I was on my deck looking for comet Pan-STARRS on March 12th, when it was passing close to the young Crescent Moon. Although I managed to get a photo of it, the image was too disappointing to use in a Sky Lights post. But I did observe an interesting optical effect while scanning for the comet through binoculars.
The top image shows a closeup of where the arrow points in the bottom image. This is a view to the west, where the Hieroglyphic Mountains define my horizon. The time is just after sunset. That tiny peak from a more-distant mountain range normally blends in with the Hieroglyphics as both ranges darken at sunset. That’s what the bottom image shows, albeit with less magnification. When seen in silhouette, you can’t really tell that they’re different ranges. But this time, something looked unusual and caught my eye.
As you can see in the top image, that distant peak is distinctly brighter than the closer mountains. You are looking at the east sides of both ranges. And those ranges are only about 3 miles apart, so both should be equally dark as the Sun sets in the west. The question raised in my mind was: Where is that light coming from?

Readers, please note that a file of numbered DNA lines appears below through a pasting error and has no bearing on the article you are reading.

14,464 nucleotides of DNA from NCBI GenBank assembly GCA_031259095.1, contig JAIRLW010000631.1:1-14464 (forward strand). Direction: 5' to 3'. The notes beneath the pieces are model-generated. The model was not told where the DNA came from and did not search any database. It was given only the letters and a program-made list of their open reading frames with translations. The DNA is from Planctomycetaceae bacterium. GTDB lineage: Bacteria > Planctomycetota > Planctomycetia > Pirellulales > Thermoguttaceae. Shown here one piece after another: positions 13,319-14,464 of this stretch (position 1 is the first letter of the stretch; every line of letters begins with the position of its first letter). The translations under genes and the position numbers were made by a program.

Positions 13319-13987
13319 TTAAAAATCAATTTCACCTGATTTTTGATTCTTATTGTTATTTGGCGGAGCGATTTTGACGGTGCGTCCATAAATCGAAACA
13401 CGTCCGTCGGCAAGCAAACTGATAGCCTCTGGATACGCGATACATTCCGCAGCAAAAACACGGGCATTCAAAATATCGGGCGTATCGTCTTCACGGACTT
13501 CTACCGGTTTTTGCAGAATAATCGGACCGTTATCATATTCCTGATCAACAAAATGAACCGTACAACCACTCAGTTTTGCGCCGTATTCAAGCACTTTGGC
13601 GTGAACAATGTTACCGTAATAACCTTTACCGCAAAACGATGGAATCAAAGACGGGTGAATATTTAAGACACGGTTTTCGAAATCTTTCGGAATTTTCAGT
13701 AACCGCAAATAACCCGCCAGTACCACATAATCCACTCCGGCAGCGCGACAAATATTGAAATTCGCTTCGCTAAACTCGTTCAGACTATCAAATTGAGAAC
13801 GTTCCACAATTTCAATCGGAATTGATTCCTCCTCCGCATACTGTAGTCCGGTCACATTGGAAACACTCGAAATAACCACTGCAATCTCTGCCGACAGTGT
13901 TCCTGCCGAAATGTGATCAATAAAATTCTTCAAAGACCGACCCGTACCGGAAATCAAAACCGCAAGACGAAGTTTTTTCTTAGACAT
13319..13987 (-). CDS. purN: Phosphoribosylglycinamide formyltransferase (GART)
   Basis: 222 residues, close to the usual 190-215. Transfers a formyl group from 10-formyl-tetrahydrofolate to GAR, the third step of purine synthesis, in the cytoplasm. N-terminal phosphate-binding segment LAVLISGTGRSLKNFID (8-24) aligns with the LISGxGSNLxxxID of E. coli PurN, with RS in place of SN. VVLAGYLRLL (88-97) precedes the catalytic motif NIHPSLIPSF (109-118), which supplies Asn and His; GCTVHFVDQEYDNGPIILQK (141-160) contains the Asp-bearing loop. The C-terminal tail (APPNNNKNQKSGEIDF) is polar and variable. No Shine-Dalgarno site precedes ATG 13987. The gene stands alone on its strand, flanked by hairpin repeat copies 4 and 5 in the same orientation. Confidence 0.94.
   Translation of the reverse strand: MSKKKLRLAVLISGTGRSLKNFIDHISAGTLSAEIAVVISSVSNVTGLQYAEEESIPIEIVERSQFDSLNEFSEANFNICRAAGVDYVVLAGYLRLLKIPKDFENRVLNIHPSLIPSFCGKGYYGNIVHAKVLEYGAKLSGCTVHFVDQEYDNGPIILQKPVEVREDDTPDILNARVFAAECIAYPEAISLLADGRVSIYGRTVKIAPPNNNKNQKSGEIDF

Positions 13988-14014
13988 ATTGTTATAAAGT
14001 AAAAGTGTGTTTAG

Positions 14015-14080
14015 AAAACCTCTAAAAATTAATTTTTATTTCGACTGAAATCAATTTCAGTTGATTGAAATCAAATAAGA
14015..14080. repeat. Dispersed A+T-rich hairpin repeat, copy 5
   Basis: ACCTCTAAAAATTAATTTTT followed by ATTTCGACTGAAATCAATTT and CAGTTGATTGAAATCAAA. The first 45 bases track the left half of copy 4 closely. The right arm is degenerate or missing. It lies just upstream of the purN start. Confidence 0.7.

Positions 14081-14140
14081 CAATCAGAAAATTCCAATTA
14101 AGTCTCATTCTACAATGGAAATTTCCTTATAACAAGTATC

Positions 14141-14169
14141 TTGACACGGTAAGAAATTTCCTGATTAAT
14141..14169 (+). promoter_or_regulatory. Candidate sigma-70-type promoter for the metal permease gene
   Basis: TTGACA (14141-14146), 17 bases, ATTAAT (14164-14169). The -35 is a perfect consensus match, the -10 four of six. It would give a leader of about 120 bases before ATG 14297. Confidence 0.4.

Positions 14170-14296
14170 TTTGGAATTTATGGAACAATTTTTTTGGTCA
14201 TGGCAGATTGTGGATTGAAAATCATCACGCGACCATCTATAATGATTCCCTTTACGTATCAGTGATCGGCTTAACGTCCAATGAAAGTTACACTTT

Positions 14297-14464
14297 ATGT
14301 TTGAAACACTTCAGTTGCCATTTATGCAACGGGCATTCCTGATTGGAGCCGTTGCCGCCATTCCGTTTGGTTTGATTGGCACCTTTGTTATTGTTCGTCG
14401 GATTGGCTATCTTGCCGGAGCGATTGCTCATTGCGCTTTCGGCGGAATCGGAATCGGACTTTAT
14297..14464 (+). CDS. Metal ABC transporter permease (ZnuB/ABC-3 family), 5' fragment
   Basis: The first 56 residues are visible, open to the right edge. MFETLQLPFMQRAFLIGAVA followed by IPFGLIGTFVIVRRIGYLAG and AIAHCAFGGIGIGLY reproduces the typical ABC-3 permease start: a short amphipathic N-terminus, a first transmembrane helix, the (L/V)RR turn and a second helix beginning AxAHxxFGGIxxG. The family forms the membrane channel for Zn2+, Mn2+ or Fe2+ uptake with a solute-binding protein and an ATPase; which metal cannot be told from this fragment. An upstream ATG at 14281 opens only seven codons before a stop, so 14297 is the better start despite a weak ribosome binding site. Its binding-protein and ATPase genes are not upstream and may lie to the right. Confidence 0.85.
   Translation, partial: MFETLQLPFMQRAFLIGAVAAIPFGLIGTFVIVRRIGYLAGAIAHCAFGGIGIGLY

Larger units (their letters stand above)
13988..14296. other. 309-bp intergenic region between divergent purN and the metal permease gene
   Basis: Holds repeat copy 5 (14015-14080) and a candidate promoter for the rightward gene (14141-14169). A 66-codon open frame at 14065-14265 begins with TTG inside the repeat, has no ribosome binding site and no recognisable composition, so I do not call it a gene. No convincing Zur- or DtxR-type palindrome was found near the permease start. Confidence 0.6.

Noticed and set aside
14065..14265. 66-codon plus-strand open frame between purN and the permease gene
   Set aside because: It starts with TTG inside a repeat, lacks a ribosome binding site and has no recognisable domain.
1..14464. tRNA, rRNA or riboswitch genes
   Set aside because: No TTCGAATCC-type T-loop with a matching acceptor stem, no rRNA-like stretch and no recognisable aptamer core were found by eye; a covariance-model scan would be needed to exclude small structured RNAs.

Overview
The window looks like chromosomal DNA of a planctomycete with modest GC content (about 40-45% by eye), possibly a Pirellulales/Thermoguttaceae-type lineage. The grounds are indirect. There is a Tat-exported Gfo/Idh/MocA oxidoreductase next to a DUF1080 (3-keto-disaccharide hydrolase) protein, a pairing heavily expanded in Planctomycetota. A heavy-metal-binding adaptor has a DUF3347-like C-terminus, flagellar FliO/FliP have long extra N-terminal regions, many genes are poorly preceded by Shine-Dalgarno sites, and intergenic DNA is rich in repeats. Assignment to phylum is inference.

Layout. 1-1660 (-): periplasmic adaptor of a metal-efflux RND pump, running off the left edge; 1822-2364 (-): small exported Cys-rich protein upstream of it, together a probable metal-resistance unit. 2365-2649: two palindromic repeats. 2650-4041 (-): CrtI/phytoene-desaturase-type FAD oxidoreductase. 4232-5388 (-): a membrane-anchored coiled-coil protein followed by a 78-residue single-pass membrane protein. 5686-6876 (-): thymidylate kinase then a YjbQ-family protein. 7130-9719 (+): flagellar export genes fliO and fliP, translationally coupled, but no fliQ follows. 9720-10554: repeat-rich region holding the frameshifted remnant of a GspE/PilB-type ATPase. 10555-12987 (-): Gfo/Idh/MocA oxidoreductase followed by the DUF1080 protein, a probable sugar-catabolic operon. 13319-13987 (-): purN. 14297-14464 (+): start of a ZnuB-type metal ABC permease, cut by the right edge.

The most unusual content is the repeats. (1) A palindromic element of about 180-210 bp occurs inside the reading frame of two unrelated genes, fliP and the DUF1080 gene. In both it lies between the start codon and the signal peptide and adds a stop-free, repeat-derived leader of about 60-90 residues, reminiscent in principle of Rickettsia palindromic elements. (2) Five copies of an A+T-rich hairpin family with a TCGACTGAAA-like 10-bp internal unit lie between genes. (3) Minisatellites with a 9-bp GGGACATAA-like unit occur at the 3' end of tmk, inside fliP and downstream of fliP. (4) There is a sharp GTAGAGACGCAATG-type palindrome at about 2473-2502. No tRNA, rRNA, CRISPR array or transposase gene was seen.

After some thought I realized what was happening. Although the Sun had set for me, it was still shining on the west face of the Hieroglyphics. That light was in turn reflected back to the east side of the distant peak. It probably helped that Lake Pleasant is between those two ranges, since water reflects light even better than mountains do, and there was still a lot of diffuse light coming from the sky.
This is the same effect that allows us to see the “dark” part of the Crescent Moon. Light from the Sun reflects from the Earth and illuminates the part of the Moon it doesn’t directly strike. See my Feb 15 2007 Sky Lights for more on the topic of earthshine. But in this case, earthshine was illuminating another part of the Earth.
The effect only lasted about 10 minutes. And I’m sure it happens every sunset to some degree. It’s just one of those things you don’t notice under normal circumstances. Since I was scanning with binoculars, it was immediately apparent to my eyes and begged for an explanation. Science isn’t always about spectacular phenomena. The role of science is to explain any phenomenon that raises questions in the mind of a careful observer.
Next Week in Sky Lights ⇒ Of Easter, the Equinox, and Balancing Eggs